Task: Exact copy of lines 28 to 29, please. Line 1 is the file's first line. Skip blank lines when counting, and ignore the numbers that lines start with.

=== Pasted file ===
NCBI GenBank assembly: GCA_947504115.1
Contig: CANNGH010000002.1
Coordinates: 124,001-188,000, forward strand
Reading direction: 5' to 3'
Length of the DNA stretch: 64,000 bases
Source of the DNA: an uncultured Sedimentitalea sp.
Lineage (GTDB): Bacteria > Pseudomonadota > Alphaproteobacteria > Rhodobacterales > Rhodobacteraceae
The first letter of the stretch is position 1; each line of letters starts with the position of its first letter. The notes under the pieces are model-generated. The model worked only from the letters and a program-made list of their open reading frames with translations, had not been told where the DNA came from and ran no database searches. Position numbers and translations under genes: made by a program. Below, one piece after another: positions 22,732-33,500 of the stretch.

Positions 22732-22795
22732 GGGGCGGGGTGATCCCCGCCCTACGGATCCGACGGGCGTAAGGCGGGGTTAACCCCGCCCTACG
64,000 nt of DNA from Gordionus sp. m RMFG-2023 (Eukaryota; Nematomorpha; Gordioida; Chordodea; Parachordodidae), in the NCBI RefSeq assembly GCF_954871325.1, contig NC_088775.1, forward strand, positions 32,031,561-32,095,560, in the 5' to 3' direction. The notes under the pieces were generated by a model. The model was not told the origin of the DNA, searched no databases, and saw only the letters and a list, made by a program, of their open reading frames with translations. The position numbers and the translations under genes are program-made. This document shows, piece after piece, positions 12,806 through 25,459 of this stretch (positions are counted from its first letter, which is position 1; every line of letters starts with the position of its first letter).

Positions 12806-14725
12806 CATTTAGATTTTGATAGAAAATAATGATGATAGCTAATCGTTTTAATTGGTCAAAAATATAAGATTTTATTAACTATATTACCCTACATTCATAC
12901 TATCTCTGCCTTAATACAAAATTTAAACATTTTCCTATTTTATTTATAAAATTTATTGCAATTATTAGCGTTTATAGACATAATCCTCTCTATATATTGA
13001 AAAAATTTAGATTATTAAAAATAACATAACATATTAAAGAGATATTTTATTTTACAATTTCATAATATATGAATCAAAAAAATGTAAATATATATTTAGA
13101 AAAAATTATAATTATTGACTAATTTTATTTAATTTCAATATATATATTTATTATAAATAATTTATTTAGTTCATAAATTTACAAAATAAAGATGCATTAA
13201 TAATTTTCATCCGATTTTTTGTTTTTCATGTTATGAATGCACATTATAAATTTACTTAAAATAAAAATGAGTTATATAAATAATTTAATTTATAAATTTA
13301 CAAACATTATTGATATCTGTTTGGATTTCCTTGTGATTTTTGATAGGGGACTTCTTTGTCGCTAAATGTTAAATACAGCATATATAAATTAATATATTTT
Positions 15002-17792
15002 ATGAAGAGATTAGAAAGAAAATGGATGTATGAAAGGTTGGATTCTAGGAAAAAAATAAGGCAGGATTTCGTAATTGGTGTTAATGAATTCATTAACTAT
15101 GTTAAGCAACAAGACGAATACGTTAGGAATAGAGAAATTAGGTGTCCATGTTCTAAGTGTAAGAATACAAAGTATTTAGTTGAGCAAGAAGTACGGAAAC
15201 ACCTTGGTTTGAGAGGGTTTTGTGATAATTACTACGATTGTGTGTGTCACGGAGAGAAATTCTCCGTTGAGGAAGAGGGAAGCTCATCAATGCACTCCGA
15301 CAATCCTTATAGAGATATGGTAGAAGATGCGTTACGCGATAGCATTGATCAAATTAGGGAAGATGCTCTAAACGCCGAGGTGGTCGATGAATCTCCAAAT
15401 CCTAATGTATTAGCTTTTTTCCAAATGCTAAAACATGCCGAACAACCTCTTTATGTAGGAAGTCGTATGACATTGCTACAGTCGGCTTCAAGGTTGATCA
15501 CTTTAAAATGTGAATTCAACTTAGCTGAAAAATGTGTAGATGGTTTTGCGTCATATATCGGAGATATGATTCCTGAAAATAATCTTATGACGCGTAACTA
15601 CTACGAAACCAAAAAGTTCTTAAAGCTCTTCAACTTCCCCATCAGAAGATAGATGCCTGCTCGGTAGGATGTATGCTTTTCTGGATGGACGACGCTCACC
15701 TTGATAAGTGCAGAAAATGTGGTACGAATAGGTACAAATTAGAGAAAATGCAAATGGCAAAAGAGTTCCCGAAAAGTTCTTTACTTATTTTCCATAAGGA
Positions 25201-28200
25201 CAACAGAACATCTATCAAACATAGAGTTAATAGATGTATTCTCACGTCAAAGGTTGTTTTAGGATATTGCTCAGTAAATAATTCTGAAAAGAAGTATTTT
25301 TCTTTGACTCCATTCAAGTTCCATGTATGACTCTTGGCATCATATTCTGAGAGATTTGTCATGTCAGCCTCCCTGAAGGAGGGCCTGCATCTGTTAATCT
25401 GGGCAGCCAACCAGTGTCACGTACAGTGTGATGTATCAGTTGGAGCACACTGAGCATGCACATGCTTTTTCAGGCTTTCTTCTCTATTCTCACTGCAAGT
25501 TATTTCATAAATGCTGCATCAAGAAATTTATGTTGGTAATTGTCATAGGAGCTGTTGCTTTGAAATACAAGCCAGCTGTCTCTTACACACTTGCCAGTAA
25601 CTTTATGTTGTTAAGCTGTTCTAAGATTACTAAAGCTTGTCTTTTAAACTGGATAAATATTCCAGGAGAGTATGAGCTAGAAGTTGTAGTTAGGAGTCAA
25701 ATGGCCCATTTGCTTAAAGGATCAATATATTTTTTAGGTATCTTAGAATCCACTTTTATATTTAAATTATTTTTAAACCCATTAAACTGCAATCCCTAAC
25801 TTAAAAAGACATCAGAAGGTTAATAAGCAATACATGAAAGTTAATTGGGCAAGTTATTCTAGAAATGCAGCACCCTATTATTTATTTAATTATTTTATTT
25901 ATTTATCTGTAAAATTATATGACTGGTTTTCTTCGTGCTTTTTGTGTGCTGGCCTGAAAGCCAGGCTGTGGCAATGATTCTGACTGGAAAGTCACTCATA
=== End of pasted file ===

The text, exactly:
Positions 25201-28200
25201 CAACAGAACATCTATCAAACATAGAGTTAATAGATGTATTCTCACGTCAAAGGTTGTTTTAGGATATTGCTCAGTAAATAATTCTGAAAAGAAGTATTTT